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Title: Interfacial fluid dynamics in the presence of electric fields
Author: Wray, Alex
ISNI:       0000 0004 5349 733X
Awarding Body: Imperial College London
Current Institution: Imperial College London
Date of Award: 2014
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Thin film flows are of central importance to a variety of industrial and scientific processes such as heat and mass transfer, micro- and nanotechnological settings such a lab-on-a-chip devices, and geophysical flows. Understanding their behaviour is thus of central importance. While they have been subjected to a great deal of analysis, there are still regimes in which this behaviour is only partially understood, especially in highly nonlinear free surface flows, and particularly in the presence of other competing physical effects. This dissertation focuses on the behaviour of nonlinear flows in the presence of electric fields. By introducing a potential difference between the surface electrode on which the fluid rests and a second electrode above the fluid, an interfacial stress is induced due to the disparity in electrical properties between the liquid and gas media. It is found via direct numerical computations in both linear and nonlinear regimes that for a broad range of parameters the induced disturbances have wavelengths which are large compared to the thickness of the film layer. This may be exploited in the guise of the lubrication approximation in order to reduce the Navier-Stokes equations to inordinately more tractable forms; these `low-order models' form the core of the study of this thesis. Particular attention is paid to studying these films in a variety of geometries. It turns out that the introduction of curvature to a substrate renders the asymptotic analyses somewhat more delicate than is the case for planar films. The generalised analysis presented herein is applied to several different particular situations, including geometries where the surface is curved in the streamwise or spanwise direction. The resultant models incorporate the effects of capillarity, viscous stress, electrostatically-induced Maxwell stress, and inertia, as well as interfacial charge transport effects. It is demonstrated via comparison to direct numerical computations that this low-order modelling is highly accurate in a wide array of circumstances, where particular attention is given to flows on planes and on the surface of fibres. It is demonstrated that disturbances of particular wavelengths can be either excited or suppressed in a spatiotemporally-specific manner. This gives an enormous degree of control with many practical ramifications. Perhaps most significantly it is demonstrated that this method allows one to overcome the formerly ubquitous assumption that low-order models were confined to use for thin film flows: it is now possible to model `thick' flows. This has only been verified in a small set of geometries, but stands to have significant ramifications as the method could be used to improve any existing model in the literature that is predicated on the thin-film assumption.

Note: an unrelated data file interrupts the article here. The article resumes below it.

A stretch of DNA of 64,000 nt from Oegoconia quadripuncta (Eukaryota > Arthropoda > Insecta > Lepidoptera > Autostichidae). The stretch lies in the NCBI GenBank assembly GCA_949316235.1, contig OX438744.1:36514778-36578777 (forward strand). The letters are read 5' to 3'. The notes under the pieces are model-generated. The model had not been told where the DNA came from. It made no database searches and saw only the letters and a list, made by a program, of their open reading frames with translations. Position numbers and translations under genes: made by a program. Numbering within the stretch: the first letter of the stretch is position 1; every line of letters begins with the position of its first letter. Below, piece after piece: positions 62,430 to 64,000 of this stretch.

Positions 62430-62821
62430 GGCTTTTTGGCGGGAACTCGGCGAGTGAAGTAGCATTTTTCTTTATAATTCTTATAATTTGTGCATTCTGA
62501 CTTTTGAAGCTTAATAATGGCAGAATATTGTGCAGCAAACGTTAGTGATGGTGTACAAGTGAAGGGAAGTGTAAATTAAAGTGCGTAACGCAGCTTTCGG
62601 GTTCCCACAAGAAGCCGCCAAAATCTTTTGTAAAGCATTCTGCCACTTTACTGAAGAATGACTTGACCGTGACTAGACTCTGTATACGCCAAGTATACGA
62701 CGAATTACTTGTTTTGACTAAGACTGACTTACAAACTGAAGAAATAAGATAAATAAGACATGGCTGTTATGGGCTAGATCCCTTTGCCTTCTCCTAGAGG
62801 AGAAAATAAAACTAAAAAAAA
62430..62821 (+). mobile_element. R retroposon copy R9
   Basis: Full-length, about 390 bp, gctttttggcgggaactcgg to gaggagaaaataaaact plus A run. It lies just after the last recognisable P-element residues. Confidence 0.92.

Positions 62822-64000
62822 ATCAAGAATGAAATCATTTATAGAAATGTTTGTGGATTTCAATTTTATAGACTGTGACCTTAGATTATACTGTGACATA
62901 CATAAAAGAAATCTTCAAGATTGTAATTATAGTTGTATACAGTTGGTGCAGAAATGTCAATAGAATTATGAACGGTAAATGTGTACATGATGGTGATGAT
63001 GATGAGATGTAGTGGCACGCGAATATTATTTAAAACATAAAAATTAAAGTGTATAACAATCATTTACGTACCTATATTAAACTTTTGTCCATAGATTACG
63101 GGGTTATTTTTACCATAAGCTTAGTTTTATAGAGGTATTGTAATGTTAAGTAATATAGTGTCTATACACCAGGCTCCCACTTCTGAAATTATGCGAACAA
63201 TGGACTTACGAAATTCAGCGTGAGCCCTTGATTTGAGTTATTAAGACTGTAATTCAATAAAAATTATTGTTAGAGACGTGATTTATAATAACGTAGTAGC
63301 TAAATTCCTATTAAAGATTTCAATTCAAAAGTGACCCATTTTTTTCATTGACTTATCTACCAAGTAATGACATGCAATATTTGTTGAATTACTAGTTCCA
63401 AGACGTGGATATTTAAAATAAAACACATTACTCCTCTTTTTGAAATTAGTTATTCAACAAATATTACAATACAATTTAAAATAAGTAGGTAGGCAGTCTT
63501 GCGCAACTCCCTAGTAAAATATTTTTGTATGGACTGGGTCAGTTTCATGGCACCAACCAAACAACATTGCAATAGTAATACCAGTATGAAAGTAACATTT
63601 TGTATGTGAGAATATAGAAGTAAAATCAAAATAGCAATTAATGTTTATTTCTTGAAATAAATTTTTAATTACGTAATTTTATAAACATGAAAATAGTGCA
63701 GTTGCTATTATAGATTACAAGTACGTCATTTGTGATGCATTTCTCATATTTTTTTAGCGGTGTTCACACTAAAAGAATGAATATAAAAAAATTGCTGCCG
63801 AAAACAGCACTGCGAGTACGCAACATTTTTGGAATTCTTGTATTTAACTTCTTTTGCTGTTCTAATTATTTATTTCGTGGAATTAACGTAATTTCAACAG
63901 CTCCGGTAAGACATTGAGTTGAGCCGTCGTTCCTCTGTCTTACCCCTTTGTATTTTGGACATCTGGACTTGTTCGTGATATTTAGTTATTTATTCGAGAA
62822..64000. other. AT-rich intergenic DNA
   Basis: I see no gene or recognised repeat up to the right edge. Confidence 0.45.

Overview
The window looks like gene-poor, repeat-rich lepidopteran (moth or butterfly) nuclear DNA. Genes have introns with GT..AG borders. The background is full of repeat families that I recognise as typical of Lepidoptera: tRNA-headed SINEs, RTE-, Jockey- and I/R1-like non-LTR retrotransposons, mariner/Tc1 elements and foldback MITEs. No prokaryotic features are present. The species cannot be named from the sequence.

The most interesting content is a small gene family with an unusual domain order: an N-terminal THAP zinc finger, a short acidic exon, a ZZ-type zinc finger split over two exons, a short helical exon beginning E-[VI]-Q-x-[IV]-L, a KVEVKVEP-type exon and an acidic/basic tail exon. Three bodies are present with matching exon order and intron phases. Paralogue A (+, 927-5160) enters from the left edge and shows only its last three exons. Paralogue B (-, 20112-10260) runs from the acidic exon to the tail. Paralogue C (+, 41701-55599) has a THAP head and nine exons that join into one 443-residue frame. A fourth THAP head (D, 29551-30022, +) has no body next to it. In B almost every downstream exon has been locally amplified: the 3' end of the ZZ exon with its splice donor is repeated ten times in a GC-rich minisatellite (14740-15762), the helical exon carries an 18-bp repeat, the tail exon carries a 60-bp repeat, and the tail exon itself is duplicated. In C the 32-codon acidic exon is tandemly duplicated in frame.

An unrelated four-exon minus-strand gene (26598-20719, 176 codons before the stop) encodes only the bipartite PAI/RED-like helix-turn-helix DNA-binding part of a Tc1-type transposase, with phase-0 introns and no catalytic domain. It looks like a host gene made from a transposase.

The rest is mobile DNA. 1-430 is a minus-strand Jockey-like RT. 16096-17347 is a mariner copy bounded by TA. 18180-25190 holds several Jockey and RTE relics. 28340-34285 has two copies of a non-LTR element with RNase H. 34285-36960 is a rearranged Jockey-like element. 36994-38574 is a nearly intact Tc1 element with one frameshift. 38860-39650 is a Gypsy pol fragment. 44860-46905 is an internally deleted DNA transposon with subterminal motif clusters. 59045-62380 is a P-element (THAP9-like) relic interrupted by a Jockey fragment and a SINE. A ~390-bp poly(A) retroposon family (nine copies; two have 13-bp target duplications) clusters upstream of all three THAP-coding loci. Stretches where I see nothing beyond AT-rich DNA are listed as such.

Supervisor: Matar, Omar K.; Papageorgiou, Demetrios T. Sponsor: Engineering and Physical Sciences Research Council
Qualification Name: Thesis (Ph.D.) Qualification Level: Doctoral
EThOS ID:  DOI: Not available